However, the state Court of Appeal last year struck down two criteria the state had used to exclude some investors from the tax break. In the case, Cutler v. Franchise Tax Board, the court ruled those criteria violated the commerce clause of the U.S. Constitution because they discouraged companies from expanding operations outside California.

In response, the Franchise Tax Board said it would retroactively deny the tax break for anyone who had claimed it all the way back to the 2008 tax year -- the longest such period allowed by the statute of limitations. The state subsequently suggested that an average bill would amount to an extra $60,000.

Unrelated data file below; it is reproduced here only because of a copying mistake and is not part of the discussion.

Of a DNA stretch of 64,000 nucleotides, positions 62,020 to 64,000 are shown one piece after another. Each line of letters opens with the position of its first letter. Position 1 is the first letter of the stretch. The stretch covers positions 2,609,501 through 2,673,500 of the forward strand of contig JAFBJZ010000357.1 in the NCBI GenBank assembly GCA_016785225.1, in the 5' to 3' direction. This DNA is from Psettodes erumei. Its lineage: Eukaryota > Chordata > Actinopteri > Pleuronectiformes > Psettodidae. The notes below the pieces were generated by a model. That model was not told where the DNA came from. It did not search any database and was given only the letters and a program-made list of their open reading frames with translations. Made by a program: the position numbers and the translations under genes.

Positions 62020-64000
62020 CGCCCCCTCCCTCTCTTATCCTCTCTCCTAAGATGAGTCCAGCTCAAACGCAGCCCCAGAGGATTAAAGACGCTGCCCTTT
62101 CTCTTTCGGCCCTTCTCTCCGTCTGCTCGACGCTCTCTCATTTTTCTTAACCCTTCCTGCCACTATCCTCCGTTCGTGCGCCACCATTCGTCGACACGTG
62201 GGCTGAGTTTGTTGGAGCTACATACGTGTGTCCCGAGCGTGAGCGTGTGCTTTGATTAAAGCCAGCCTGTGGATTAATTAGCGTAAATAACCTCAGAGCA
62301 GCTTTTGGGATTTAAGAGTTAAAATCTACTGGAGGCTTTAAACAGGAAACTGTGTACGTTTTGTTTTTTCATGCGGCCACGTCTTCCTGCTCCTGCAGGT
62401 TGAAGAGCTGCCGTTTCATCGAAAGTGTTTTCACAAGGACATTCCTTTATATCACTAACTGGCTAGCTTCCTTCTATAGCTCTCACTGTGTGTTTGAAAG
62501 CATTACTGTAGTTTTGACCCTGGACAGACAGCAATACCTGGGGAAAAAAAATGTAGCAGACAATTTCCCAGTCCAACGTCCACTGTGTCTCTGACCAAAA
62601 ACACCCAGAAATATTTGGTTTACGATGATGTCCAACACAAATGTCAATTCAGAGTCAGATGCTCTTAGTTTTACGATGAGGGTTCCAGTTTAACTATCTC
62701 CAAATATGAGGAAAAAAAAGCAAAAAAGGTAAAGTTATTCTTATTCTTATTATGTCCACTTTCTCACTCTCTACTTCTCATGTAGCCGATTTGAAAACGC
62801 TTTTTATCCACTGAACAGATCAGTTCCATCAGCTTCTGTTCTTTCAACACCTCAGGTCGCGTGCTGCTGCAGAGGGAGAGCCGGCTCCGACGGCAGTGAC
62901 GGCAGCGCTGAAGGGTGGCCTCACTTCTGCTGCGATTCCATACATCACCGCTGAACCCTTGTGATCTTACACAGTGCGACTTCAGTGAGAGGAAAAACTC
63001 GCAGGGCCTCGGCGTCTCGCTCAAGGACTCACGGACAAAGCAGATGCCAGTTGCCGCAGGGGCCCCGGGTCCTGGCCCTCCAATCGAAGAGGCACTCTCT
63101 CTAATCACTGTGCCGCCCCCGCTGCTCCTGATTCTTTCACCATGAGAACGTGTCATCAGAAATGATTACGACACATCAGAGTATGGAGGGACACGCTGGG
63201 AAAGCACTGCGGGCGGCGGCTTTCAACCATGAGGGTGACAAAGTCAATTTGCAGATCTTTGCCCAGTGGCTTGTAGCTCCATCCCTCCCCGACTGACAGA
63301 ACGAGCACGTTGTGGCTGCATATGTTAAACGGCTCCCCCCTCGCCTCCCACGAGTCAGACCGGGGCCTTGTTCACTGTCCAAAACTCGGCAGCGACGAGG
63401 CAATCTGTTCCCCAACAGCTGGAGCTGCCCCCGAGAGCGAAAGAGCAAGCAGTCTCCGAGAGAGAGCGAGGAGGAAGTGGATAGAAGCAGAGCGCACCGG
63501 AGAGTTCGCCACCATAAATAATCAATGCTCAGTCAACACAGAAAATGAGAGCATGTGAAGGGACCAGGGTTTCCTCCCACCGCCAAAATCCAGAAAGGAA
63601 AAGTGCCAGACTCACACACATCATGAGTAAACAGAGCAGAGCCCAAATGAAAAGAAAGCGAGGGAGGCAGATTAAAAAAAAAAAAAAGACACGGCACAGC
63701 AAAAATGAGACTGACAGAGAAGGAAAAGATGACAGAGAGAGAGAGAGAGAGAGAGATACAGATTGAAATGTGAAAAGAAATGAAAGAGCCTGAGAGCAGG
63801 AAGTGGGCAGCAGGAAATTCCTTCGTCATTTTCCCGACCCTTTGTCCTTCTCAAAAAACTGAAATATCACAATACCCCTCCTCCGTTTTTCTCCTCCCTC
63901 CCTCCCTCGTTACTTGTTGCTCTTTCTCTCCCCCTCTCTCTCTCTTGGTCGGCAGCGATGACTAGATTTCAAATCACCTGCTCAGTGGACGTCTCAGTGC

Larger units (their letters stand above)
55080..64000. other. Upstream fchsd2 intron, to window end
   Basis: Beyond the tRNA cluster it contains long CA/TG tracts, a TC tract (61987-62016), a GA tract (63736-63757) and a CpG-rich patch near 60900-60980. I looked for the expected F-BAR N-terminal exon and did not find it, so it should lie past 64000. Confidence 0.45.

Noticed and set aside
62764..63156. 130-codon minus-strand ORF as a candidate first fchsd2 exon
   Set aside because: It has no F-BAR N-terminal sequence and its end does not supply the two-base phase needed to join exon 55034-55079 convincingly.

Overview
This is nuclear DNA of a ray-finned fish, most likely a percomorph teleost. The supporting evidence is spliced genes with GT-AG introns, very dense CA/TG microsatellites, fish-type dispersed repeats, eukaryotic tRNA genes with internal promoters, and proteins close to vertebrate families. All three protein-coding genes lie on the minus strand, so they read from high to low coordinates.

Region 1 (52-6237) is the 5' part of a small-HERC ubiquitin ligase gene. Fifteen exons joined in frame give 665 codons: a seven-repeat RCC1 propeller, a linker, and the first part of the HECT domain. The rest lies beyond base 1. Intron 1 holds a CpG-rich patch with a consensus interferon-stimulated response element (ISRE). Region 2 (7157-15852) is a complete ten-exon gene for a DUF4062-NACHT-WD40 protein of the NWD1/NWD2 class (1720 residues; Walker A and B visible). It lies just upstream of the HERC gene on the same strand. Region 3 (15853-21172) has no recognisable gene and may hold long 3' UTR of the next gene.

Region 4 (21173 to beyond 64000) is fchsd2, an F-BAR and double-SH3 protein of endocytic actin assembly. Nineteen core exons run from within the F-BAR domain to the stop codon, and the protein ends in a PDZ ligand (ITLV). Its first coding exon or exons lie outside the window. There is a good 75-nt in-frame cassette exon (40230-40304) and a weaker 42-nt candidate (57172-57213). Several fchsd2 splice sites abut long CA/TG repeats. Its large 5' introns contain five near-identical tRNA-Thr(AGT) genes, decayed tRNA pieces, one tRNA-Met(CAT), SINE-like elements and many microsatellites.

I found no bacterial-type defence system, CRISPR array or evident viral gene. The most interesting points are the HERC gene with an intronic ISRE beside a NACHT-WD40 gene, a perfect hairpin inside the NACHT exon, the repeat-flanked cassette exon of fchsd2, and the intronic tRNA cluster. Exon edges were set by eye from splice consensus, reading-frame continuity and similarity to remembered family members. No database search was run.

Overstreet realized he had taken the same tax exemption last year due to the sale of Sagient Research, a company he helped found in 1999 in San Diego.

"Of course," he said, "I freaked out because I figured out exactly how much that was going to mean for me."

Early this year he wrote a blog post about the retroactive tax and had it published on the business information site Exconomy. Within days he was hearing from other entrepreneurs.

Eventually he teamed up with other affected owners to put together a coalition, California Business Defense.

"If somebody didn't take the lead on this," he said, "nothing was going to happen."

The group wants to revive the tax incentive for future investors and owners. Its leaders said the state needs to encourage business startups, pointing to an economist's report that such firms have created all the net job gains in California in the past few decades.